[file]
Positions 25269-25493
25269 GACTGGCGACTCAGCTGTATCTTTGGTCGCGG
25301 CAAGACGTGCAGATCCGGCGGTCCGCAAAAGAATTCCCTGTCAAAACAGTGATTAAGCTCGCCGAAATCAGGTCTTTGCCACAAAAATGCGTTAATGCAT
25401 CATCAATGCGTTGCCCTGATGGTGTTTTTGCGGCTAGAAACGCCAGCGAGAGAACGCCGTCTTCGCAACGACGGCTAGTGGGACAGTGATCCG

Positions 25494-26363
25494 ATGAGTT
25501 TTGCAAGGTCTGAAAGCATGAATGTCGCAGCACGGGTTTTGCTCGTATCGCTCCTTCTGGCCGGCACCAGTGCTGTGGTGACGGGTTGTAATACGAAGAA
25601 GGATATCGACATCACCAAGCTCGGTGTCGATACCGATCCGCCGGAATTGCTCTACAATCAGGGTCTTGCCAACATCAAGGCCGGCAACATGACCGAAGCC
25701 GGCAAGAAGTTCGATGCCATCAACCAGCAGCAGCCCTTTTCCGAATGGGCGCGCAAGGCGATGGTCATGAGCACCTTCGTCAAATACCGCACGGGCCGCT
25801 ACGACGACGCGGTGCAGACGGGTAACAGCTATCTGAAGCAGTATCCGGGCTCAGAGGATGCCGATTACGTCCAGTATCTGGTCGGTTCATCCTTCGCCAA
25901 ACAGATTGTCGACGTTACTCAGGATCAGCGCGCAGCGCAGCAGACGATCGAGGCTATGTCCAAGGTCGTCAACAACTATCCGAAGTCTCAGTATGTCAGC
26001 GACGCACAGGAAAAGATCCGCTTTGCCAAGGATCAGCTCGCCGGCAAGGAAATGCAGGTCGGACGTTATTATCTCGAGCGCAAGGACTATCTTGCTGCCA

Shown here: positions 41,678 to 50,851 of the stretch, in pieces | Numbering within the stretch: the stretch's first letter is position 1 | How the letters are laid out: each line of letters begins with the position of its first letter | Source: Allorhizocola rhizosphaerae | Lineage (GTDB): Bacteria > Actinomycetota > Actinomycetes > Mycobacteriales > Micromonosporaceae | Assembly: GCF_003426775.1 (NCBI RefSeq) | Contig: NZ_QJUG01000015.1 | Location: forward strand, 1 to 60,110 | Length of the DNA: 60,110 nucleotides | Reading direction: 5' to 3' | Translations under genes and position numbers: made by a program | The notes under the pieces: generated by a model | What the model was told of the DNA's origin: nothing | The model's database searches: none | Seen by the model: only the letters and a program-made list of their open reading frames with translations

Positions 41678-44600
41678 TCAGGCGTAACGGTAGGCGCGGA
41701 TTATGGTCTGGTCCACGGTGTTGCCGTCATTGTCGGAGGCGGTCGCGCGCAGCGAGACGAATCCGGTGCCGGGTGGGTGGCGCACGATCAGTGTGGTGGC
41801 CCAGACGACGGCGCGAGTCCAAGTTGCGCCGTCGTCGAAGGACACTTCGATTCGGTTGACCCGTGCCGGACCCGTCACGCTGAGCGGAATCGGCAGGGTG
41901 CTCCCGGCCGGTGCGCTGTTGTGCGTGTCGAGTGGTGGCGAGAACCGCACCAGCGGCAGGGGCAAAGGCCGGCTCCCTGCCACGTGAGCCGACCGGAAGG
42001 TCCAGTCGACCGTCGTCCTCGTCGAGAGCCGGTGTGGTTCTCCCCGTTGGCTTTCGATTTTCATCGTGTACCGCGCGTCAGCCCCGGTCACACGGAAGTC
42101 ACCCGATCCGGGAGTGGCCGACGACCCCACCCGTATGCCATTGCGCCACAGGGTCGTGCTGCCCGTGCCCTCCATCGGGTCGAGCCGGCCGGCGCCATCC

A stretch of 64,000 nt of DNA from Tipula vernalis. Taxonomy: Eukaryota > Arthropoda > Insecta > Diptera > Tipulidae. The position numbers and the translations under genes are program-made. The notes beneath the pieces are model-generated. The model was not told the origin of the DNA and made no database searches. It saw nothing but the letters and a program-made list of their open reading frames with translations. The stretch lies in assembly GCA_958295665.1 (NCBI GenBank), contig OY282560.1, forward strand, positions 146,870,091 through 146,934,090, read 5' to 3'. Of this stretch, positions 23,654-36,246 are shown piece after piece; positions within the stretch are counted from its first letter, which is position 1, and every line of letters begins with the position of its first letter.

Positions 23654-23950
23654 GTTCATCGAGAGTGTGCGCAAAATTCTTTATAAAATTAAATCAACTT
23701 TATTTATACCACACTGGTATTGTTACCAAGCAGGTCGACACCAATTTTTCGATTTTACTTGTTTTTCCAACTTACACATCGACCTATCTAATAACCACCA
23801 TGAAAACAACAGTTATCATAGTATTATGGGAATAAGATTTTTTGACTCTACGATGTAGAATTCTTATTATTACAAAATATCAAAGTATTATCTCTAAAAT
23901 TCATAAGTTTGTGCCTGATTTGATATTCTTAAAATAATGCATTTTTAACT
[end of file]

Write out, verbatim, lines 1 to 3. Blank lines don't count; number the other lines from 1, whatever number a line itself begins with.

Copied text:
Positions 25269-25493
25269 GACTGGCGACTCAGCTGTATCTTTGGTCGCGG
25301 CAAGACGTGCAGATCCGGCGGTCCGCAAAAGAATTCCCTGTCAAAACAGTGATTAAGCTCGCCGAAATCAGGTCTTTGCCACAAAAATGCGTTAATGCAT